Saturday, 16 September 2017

How Much is ComfortDelgro Worth?

Challenged by Grab/Uber in the taxi segment, ComforDelgro (CDG) taxi's segment has been hit hard and its taxi division has been suffering with declining profits. While others will focus heavily on CDG's Taxi business, it is worth noting CDG is quite diversified across many sectors.

So lets analysis CDG's sector by sector and try to find the valuation of the group on a whole based on its projected profits.

Public Transport Segment

Almost everyone is familiar with this segment which involves SBS Transit running bus and train operations. Due to the industry overhaul by LTA, SBS transit is moving towards an asset light structure, becoming an operator with no ownership of the assets. The profit segment is relatively stable and one can reasonably expect this segment to generate s$170 million per year.

Profit: s$170 million

Taxi Segment

This is the most contentious segment right now. While the taxi segment has been generating close to s$150 million yearly, the increasing competition from Private Hire Vehicles is pushing the fleet utilization and rental rates of CDG taxis down. To make matters worse, CDG had paid high prices for the COEs of its taxis in the recent few years. This makes its fixed cost high and it does not help that fleet's utilization rates are falling as well as rentals.

Hiring private rental cars cost about s$70/day and drivers enjoy rental rebates when driving for Grab/Uber, while renting from CDG starts from $90/day. If CDG is to reduce its rental rates by 20% to match competition, it is likely to lose all its profits. Hence, I do not expect CDG to slash its rental rates by 20% but instead 10+% to retain its profitability.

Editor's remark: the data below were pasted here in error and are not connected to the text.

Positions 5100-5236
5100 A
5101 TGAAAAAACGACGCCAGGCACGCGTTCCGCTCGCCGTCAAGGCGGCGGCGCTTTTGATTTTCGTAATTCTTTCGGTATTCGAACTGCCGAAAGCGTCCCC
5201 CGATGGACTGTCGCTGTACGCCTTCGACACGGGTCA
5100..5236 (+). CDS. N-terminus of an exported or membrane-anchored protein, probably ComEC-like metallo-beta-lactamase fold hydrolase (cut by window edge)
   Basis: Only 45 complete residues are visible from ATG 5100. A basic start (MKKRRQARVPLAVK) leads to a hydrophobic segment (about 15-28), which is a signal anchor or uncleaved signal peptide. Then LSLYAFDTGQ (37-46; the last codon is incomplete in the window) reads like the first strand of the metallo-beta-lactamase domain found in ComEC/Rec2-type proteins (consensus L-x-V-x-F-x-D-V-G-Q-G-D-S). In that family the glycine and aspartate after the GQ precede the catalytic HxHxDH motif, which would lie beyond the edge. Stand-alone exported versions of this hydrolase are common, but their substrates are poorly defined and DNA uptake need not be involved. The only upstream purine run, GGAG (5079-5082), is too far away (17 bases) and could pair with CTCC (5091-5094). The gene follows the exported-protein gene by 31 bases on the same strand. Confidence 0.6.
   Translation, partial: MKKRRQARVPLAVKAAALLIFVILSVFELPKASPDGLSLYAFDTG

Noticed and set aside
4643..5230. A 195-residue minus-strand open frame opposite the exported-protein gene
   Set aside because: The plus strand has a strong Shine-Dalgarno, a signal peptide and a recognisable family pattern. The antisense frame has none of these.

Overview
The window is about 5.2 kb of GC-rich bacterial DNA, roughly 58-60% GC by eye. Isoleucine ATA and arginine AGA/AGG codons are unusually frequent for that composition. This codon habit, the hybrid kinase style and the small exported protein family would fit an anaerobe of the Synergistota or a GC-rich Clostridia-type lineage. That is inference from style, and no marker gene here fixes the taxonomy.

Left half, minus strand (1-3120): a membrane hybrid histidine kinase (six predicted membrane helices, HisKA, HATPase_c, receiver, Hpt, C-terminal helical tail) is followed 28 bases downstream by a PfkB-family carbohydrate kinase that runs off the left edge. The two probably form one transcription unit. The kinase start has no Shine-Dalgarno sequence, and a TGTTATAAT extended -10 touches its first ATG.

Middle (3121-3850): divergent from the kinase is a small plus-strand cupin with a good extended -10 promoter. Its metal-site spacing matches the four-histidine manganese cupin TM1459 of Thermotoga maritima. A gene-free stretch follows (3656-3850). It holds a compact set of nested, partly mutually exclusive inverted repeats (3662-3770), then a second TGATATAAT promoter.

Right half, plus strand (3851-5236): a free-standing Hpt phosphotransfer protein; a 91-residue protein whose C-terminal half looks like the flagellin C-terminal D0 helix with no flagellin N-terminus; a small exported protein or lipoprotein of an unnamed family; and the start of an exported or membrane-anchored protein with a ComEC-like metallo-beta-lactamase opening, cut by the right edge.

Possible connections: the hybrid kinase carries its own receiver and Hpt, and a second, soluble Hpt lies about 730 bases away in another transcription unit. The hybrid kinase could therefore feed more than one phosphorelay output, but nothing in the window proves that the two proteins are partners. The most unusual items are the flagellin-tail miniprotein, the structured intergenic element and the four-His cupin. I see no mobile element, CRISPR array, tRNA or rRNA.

In its recent past two quarters report, CDG reporting results has shown a slow decline in taxi profits (1H: $72.3mil). In my opinion, on a long term basis, it is likely its Singapore taxi division will show the true extent of competition from Grab and Uber during its next financial year's results. I estimate CDG local taxis will make 40-45 million in profits annually, while 5-10 Million will come from its oversea taxi businesses.

Profit: s$50 million

Bus Station

A segment which I do not understand why LTA has left the assets to SBS Transit even though other assets of the public transport network has been bought. It could be a political decision to leave this cash cow in CDG's balance sheet to buffer it from competition because the segment is highly profitable (40% NPM).

Profit: s$12 million

Automotive Engineering

This segment supports vehicle maintenance and engineering for vehicles (including Comfort Cabs and SBS buses). Given that Comfort Taxis are piling the roads less often, expect a slight fall in this segment profit moving forward.

Profit: s$45 million 

Inspection & Testing

This segment relates mainly to analysis on Vicom's profitability. Given that Cars in the 8 to 10 years age range is now declining on Singapore's Road, this reduces the number of vehicle inspections overall and thus it is unlikely for Vicom to replicate its profit highs; a slight decline is expected.

Profit: s$30 million

Other Segments

Its Car rental is facing some competition and expect profits to decline, however given the monopoly CDG has in driving schools in Singapore and better reputation in China, CDG is able to command a premium (and force Singapore Driving Students to pay a sky high fee)

Profit: s$20 million

Total Profits before Taxes and Non Controlling Interest (Financial income is netted off Finance Expense)

Based on the above, CDG's new profits should be s$327 million. If we were to adjust for estimated Tax Expense of s$62 mil and non controlling interest of s$61 mil, the overall net profit attributable to CDG's shareholders is s$204 million annually over the next 5 to 7 years. This is because of the high fixed cost structure of its taxi business due to the high bidding for COE prices.